Sound recordings are only as good as the medium on which they are recorded, a fact that surprisingly holds true even today. We were told by our BBC hosts that discs of shellac, vinyl, and acetate whose contents have already been digitised will not be discarded—digital recordings are ultimately taken from these physical originals.
In the future, we might invent means of reproduction and playback which could provide more fidelity to the original event lifted from the physical recording, in which case it will be the MP3s that will be redundant. There’s something both very modern and very old-fashioned about this. Once at a dinner party, I launched full-force into my postdoctoral rant about the eventual possible degradation of the MP3 as a recording format, that it was not infallible as we had been led to believe. I was surprised that I was wholly believed; furthermore, the older people participating in the conversation rued the disappearance of their CDs, tape cassettes and, vitally, their LPs, for the oft-cited reasons (which Primus Luta distills as the pricelessness of old recordings to one’s personal history, and the “fuller” sound ans weighty materiality, one resonating with one’s emotional past).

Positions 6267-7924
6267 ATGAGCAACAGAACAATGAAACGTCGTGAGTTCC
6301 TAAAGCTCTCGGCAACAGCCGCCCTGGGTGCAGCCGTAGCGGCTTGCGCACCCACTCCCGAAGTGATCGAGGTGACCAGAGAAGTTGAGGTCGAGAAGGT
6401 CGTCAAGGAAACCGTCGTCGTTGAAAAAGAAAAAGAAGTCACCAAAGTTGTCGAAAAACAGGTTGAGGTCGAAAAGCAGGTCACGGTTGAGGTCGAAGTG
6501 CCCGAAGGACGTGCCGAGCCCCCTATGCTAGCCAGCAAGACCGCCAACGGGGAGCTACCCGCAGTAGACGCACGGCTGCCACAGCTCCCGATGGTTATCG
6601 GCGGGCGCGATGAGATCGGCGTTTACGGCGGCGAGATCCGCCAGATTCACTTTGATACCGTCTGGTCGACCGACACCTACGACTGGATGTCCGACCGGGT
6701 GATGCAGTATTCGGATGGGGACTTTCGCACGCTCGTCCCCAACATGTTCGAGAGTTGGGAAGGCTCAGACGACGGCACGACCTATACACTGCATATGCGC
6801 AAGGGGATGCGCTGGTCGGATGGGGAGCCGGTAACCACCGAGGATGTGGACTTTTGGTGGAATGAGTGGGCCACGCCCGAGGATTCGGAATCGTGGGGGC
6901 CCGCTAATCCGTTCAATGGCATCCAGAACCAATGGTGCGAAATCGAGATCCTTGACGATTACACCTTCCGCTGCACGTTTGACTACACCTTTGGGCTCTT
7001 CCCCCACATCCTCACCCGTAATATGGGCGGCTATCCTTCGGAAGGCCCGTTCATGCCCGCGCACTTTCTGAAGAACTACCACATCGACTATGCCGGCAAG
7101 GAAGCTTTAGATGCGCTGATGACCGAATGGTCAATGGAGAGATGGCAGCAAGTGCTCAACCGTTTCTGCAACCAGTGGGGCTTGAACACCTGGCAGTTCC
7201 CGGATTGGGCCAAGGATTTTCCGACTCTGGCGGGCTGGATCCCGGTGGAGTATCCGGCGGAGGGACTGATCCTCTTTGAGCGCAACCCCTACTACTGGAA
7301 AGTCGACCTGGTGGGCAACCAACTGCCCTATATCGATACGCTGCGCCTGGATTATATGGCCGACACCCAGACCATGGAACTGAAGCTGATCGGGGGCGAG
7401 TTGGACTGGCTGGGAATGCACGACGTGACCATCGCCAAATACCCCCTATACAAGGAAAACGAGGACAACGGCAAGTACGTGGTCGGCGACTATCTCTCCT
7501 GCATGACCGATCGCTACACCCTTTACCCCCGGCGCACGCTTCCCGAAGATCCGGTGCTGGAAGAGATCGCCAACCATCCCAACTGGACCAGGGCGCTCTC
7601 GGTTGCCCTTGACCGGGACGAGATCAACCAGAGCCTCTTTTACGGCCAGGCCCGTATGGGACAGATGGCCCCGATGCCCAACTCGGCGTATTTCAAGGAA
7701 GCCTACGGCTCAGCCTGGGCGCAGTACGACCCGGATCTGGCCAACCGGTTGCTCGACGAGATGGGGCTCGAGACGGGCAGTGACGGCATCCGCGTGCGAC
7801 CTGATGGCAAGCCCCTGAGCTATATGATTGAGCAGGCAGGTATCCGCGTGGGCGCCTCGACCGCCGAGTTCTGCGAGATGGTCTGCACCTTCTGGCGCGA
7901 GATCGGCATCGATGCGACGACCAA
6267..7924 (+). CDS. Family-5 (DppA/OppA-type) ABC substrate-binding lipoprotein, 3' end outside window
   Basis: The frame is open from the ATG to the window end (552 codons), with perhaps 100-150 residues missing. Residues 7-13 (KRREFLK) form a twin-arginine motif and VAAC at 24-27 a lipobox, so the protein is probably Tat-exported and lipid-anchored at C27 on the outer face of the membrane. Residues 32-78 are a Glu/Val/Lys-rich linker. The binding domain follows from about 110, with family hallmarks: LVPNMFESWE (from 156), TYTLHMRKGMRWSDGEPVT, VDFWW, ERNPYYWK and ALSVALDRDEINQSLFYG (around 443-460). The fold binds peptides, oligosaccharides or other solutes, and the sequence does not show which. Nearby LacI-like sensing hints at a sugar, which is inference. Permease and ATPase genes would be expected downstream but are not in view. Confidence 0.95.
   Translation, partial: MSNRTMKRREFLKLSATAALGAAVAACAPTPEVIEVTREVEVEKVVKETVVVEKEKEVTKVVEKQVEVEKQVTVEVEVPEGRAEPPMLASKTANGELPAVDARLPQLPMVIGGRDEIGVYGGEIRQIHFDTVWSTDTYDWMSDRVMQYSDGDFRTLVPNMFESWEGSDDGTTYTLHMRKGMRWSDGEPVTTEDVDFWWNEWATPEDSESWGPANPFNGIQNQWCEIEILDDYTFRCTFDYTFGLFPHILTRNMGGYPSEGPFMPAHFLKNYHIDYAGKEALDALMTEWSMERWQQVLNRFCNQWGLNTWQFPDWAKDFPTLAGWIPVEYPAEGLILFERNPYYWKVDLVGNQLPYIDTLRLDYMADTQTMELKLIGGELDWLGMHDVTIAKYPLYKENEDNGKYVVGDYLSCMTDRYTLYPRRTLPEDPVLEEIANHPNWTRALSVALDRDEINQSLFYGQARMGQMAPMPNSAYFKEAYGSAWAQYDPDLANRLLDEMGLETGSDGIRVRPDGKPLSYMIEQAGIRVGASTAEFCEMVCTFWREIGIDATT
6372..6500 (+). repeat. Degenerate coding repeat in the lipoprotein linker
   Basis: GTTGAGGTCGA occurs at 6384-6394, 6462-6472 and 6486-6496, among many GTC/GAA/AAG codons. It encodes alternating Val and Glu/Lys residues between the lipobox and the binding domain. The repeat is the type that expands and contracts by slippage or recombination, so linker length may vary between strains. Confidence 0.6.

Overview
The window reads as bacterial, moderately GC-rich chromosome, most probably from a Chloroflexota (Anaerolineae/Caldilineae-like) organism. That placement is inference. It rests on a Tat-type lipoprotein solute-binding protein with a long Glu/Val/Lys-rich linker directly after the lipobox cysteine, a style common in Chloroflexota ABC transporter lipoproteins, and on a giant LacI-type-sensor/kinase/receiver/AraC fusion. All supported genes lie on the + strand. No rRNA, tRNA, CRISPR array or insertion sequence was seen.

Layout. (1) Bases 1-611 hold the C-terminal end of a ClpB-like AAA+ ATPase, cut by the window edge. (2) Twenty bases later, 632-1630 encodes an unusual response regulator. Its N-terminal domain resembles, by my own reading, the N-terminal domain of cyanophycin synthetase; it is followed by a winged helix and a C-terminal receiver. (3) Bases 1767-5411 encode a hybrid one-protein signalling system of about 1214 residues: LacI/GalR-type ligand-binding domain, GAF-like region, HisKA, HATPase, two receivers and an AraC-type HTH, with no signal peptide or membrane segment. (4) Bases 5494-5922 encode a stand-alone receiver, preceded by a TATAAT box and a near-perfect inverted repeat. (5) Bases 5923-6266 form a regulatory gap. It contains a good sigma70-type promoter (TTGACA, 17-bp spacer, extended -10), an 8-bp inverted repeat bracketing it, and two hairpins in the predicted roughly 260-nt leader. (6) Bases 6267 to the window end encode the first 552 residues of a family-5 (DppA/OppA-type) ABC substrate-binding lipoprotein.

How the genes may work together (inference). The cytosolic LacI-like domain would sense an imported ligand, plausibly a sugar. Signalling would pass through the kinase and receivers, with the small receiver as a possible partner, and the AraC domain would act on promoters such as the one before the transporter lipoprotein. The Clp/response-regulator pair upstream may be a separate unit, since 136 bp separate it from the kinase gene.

I admit, before I came to the UK and experienced the never-perfect but always interesting presence of BBC Radio, I treated radio as a background medium. I suppose recorded sound had always interested me, and I had had a strong relationship with local, classical music radio (Classical KHFM Albuquerque). However, I could not have predicted ten years ago that I would become a passionate proponent of audio drama and sound studies more generally. I’m almost embarrassed now at my excessive love of audio drama; I make almost no distinctions between “high” art like Samuel Beckett and Tom Stoppard and fan fiction radio serials like Snape’s Diaries as produced by Misfits Audio: I listen to almost anything.